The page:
But let’s think about the scene of two armed burglars–their adrenaline and experience with weapons presumably much higher than yours–breaking into your home while you’re sleeping or watching television.

By the time you reach for your cherished gun and start shooting, your odds of coming out alive go down to damn near zero. More likely the ensuing and chaotic shoot-out will leave you or someone in your family dead. Or maybe both.

Frustrating but true is that you’re ultimately better off handing over your camera or iPad to the intruders instead of reaching, Rambo-like, for your gun, machete, baseball bat or whatever. A camera is replaceable, a limb or one of your eyes is not.

Lamentably that scenario is not very heroic or suitable for a thirty-second television spot by the National Rifle Association. But is the most sensible and realistic thing to do in such a situation, whether in San Miguel or New Orleans.

Before that happens, it’s far more useful to padlock gates and windows, get a gang of noisy mutts–Mexicans, including burglars, are for some reason deathly afraid of dogs–leave lights on, hire a watchman for when you’re away and take a number of other measures far less dramatic or catastrophic than buying a semi-automatic, whatever that is, and commence shootin’.

Ultimately, the paranoia involved in buying and keeping a potentially lethal weapon so diminishes your quality of life that it seems hardly a worthwhile exercise. Who wants to have to check that their gun is loaded in the night stand and ready to kill someone before going to sleep every night? Or have a firearm within reach anywhere in your house?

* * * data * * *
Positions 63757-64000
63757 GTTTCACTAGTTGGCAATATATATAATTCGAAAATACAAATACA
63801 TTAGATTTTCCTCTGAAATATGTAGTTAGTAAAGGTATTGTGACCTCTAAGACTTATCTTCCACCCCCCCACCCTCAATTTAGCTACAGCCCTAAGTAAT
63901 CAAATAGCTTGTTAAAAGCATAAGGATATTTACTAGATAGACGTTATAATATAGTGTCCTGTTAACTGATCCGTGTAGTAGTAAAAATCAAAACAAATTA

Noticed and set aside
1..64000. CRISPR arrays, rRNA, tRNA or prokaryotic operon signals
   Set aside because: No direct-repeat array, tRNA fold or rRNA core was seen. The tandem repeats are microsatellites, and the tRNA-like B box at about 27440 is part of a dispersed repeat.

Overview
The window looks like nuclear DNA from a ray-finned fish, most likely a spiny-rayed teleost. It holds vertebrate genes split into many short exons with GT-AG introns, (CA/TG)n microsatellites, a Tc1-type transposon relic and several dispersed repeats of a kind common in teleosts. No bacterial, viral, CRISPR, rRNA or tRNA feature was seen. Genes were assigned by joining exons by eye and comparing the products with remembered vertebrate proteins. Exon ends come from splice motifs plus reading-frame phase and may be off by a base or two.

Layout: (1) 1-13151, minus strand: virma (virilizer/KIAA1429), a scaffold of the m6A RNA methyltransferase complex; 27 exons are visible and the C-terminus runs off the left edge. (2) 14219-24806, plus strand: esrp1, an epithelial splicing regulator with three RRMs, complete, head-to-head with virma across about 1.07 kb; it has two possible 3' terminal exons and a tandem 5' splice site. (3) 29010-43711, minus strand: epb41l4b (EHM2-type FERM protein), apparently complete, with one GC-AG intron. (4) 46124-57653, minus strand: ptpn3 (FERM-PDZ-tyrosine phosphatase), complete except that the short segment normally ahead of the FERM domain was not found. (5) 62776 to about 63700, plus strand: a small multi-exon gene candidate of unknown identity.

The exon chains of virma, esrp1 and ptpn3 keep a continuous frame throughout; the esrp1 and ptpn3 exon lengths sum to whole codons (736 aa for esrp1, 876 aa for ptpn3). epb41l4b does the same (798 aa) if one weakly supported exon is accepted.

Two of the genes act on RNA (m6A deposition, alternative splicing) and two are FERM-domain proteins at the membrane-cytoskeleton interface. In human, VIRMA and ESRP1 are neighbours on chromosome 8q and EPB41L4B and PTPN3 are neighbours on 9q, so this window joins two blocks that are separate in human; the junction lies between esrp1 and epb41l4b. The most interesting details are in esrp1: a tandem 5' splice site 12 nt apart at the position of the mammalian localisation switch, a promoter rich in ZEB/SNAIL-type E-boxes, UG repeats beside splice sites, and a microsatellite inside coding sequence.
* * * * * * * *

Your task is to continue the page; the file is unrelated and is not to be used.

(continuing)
If life around our ranch becomes that perilous, it’ll be a clear signal that it’s time for us to move, though judging by the gun-induced mayhem and hysteria back home, I’m not sure it would be back to the U.S.


For a different, if not very persuasive (to me), point of view I just read in the New York Times, read this:

17 thoughts on “Thinking about buying a gun

  1. Anonymous

    I think you're right. At the end of the day, it's probably more hazardous to own a firearm than not. And I'm with you with regards to firearms experience, though I haven't had the pleasure of chatting up an Israeli soldier in a gay bar in Tel Aviv. Perhaps some day if I'm lucky, LOL….All that said, there are plenty of truly horrifying crimes happening daily in Mexico. I'm not in the alarmist camp, but I'm neither in the rose-colored-glasses camp. The country does have some serious problems with crime, and the justice system (particularly including the lazy and inept police) are a big part of those problems. I find it fascinating and sad at the same time that this BIG problem doesn't get the attention it urgently needs. That said, your odds of being involved in something untoward at home are slim, but non-zero. I'd personally have bars on my windows and a strong front door (preferably steel) if I lived in such a remote location. Heck, in Mexico City I'd probably want the same. Its symbol may be an angel, but not all the residents are. Be safe. We readers are counting on you. Saludos,Kim GBoston, MAWhere the police are impressively competent, responsive, and really all you could ask for. Unfortunately, state troopers are another matter entirely.


  2. Hoping you guys can remain safe and comfortable in your home there, without extreme measures that diminish your quality of life. I'm in Colorado, by the way, where we now have “Report suspicious people and activities” and “Know where the exits are located” PSA's before each screening in theaters…